“I burned out so badly it took me 2 years to recover…”
“…here’s what it taught me.”
At the end of my four-and-a-half years of studying to be a naturopath in Australia, I could hardly get off my sofa. At 28 years old I was completely and utterly exhausted after working three to four days most weeks and going to and from college three days a week, as well as doing the extra work needed to complete assignments. It took me the next two years to feel like I was recovered.
While I never had the sudden and often very severe rupture in my physical and mental health that is associated with burnout, I fitted the picture very nicely.
I was a high achiever who was used to digging deep and extending myself beyond my limits every day. I was a perfectionist with a pathological need to do well: good enough wasn’t good enough at that time, nor had it ever been. So, I stayed up late to get assignments completed to the level that was acceptable to me. I said yes to shifts at the health food store where I worked, even though it meant I’d be under more pressure for deadlines. I missed meals because I had so much packed into my schedule, and then I ate sugar to keep on keeping on as my energy levels plummeted when I had gone too long without sustenance.
Looking back this modus operandi wasn’t new. Throughout my teens I had worked hard at grammar school in Wiltshire to achieve high grades and played hard both on the sports field and at weekends. I completed work experience to enhance my CV. I was also very serious about making the world a better place and so I channelled that desire into collecting signatures for various causes including animal cruelty.
It never occurred to me that I might need to offset the seriousness of my outlook, my academic striving, sporting achievements and my earnest desire to make the world a better place. That there needed to be a balance between always doing things for a purpose and doing things for no reason other than pure enjoyment; or indeed simply doing nothing at all. The only time I did nothing was on the rare occasion I fell sick. I certainly had a lot of low-grade symptoms, like a progressively irritable gut, terrible mood swings, swollen lymph nodes and fairly regular tonsilitis, but none of those were serious enough to stop me unwittingly running myself into the ground collecting external accolades.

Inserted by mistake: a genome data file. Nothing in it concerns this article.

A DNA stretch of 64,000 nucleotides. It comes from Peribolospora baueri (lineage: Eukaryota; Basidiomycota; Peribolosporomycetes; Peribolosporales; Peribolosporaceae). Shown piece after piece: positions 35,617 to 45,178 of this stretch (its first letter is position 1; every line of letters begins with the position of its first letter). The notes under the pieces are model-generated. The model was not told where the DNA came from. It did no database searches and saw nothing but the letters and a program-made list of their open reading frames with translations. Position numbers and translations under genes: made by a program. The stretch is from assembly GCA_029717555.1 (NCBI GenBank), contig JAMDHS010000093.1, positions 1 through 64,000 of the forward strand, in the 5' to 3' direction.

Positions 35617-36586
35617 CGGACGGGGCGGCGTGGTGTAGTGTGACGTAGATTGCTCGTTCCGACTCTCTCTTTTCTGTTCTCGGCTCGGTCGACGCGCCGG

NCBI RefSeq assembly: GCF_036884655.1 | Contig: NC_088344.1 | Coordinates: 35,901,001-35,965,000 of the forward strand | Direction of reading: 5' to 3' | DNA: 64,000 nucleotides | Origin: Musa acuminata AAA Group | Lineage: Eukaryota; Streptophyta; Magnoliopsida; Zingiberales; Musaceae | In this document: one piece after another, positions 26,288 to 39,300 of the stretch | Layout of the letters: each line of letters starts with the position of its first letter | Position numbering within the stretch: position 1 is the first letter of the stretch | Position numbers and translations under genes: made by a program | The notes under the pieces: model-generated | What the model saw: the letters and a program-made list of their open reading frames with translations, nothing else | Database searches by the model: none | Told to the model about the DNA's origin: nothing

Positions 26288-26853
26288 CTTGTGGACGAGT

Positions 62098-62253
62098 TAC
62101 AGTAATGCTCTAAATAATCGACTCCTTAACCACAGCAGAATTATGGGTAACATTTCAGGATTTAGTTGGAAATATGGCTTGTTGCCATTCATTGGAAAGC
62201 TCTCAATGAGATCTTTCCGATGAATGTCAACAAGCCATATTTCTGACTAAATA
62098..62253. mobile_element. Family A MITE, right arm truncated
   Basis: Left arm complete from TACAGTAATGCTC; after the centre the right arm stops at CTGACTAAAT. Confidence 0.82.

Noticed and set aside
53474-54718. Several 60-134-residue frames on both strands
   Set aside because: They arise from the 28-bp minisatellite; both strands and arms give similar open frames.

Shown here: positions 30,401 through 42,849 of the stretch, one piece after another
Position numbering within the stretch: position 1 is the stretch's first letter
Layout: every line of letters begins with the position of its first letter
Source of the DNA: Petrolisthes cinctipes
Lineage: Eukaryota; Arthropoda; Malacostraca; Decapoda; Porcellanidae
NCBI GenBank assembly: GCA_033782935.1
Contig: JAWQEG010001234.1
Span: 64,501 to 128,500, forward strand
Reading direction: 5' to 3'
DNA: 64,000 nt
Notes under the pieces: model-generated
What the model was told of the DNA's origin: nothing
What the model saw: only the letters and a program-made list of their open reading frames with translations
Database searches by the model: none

My busyness hid the increasing feelings of exhaustion until my physical, mental and emotional reservoirs had run dry and I found myself in a crisis of my own making. By which time my thyroid was seriously under-functioning and the rest of my system was in disarray. I couldn’t even lift the duvet on our bed and my dreams of helping others seemed unrealisable.
However, thanks to the support of a naturopath – a health practitioner who applies natural therapies – the empathy and love of my husband and my own innate curiosity, I slowly clambered out of that deep rut and now, almost 20 years later, I am flourishing more and more.
On the journey back from burnout I learned that nourishing my body and my needs has to be my priority; that to reposition myself at the heart of my priorities doesn’t mean I am neglecting others or being inconsiderate. It allows me to be at my best, the majority of the time and, if I am flourishing physically, mentally and emotionally, then those around me get to experience the best of me too.
I learned that saying “No” to some things isn’t unkind but teaches others how I want to be treated and in doing that I am celebrating and strengthening my own boundaries.
I learned how to enhance my ability to withstand the stresses and strains of life by adjusting my internal response to the events of life. Improving response to stress and nourishing body to give it more of what it needs.
I learned that I am physically energetic and emotionally joyful when I nourish my body with natural foods and eat to feed my cells rather than catering to my tastebuds all the time.
Now, in my work as a naturopath based in Perthshire, Scotland, where I live with my husband and two children, I share the lessons I learned with other women to help them flourish too. At 47 I know not to overdo it and my work-life balance is perfect for me. I’m achieving what I want to professionally but I’m not paying the cost personally.
I have learned that if I choose to waste time then it isn’t time wasted. I don’t need to feel guilty for doing nothing, or feel lazy if I’m not running around relentlessly. Crucially, I have finally learned to position my health and happiness before my productivity.